Which is to say that the everything bagel was also really good and as I was putting the finishing voracious bites into it, I thought, how about another one? and then had to basically slap myself because who can look at themselves in the mirror after eating three bagels in a row? Very few people. And if they can, they should not.
So I will head out again soon to try out the bagel sandwiches available and report back on further findings.
I’m standing outside the defunct Crate and Barrel, the building formerly known as Crate and Barrel, near Harvard Square, waiting for a friend. Leaning against a traffic sign, attempting to decode the decaying stickers, I think to myself, “It’s weird that Crate and Barrel is gone, I remember seeing it such a long time ago…” when all of a sudden a reasonably well-dressed middle-aged man pauses next to me.
“Everyone is leaving these days.”
I am taken aback. The mind-reading man in dad jeans continues:
“You know why they left?”
“No,” is all I can manage. In a thick Boston accent, he begins his explanation, pausing only for breath.
“It’s World War 3. You know the Chinese are buying up everything with all their money, they already own most of our economy, and they’re taking over, you know? They’re coming over here by the thousands on big ships, there was a big one the other day. You need to educate yourself — Alex Jones, info wars — you need to do some research. I’m talking about FEMA concentration camps — you’ve heard about the FEMA concentration camps right? I’m talking shackles on boats, cages, all of it. You need to educate yourself. We probably only have about one year left. A lot of people know they need to get out of here. People are going to Mars. You heard about this? They’re going to Mars. But you know what the problem is?”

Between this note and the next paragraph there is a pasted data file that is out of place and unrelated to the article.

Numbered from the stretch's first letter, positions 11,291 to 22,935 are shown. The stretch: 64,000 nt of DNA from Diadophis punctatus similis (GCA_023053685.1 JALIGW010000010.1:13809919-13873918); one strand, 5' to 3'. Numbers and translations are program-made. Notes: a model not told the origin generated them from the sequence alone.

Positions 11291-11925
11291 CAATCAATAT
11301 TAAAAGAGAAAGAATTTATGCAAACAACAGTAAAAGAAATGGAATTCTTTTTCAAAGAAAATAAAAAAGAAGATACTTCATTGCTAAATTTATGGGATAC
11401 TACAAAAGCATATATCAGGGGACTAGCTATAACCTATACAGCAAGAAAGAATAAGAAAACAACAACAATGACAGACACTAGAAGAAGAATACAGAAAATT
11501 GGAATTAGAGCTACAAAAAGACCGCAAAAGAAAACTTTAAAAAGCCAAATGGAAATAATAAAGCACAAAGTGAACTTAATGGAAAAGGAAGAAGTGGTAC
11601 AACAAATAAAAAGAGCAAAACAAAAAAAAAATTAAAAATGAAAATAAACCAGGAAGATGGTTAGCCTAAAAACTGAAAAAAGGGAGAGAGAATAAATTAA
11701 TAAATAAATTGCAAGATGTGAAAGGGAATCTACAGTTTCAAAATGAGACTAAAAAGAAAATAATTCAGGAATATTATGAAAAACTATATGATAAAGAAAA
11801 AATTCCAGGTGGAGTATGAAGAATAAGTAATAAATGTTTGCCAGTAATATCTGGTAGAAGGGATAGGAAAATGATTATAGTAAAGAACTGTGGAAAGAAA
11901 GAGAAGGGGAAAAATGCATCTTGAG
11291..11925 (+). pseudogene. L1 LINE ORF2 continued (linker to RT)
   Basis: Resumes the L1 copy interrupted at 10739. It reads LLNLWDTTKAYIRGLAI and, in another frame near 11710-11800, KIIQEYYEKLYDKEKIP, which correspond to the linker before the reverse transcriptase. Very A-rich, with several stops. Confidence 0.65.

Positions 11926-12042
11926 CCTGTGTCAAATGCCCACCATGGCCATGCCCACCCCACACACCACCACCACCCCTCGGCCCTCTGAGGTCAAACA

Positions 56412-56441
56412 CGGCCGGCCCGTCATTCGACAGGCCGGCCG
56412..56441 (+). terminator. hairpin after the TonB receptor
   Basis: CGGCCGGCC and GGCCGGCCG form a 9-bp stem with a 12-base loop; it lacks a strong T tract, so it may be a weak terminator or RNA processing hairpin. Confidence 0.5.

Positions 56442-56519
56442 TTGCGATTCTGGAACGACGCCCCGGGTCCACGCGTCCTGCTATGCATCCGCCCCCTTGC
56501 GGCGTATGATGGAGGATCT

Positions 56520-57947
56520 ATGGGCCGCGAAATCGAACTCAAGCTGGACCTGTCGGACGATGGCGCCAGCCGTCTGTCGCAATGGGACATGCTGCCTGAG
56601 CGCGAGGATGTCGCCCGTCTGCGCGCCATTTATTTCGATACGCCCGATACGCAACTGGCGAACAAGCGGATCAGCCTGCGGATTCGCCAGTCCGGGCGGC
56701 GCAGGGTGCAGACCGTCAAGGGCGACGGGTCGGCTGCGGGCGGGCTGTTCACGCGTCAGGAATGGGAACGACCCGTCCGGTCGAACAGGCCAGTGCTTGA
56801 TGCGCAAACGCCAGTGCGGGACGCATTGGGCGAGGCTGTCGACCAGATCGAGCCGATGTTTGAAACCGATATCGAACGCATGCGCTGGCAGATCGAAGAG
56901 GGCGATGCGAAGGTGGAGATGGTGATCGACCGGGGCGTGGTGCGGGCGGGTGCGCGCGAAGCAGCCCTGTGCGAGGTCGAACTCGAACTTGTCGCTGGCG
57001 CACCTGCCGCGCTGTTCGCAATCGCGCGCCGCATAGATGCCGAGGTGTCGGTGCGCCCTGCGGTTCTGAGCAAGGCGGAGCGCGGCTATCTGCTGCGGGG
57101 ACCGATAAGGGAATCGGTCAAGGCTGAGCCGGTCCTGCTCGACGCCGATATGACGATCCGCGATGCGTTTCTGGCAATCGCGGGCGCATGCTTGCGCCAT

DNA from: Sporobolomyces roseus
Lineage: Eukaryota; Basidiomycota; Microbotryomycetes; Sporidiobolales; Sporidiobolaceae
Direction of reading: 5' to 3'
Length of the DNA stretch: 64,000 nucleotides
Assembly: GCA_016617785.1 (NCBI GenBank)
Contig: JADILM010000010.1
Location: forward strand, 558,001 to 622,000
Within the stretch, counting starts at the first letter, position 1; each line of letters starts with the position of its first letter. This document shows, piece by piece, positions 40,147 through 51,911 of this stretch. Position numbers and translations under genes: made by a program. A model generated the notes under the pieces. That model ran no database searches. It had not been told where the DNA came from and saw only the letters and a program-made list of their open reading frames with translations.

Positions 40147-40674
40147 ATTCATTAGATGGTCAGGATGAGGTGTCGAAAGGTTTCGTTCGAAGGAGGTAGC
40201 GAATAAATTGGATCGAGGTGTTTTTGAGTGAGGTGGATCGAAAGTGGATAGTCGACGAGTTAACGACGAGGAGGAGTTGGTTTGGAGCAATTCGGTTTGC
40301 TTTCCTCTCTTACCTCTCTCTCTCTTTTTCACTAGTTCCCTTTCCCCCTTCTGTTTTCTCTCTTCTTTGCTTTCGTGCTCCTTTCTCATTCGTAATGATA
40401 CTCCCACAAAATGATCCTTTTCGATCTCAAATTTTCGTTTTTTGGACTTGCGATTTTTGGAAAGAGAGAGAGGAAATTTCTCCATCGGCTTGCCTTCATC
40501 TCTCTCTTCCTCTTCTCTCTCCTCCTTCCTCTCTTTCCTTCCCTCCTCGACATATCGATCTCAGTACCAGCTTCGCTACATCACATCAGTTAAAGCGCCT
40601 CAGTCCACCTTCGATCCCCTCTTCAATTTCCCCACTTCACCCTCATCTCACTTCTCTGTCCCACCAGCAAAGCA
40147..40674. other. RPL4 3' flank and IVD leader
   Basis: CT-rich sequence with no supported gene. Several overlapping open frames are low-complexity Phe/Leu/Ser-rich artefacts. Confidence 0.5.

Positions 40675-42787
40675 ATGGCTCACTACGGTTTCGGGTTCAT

“No, I don’t.”
“You can only live for six months up there.”
“But I gotta say, you take a cyanide pill at the end of it, just end it all, you know, that’s better than nothing, because we’re all gonna die here — there’s Fukushima radiation coming across the ocean everyday, we’re all getting cancer from the Fukushima radiation. Have you read about this?”
“I have, actually.”
“So you know, I’d rather take a cyanide pill than die like that, painful and everything. You need to do some research, Alex Jones, infowars, you know? You gotta inform yourself. You gotta do some research. ”
“I… will,” I respond, in arguably the most disingenuous agreement I’ve made in years. My friend arrives. “I have to head to dinner now.”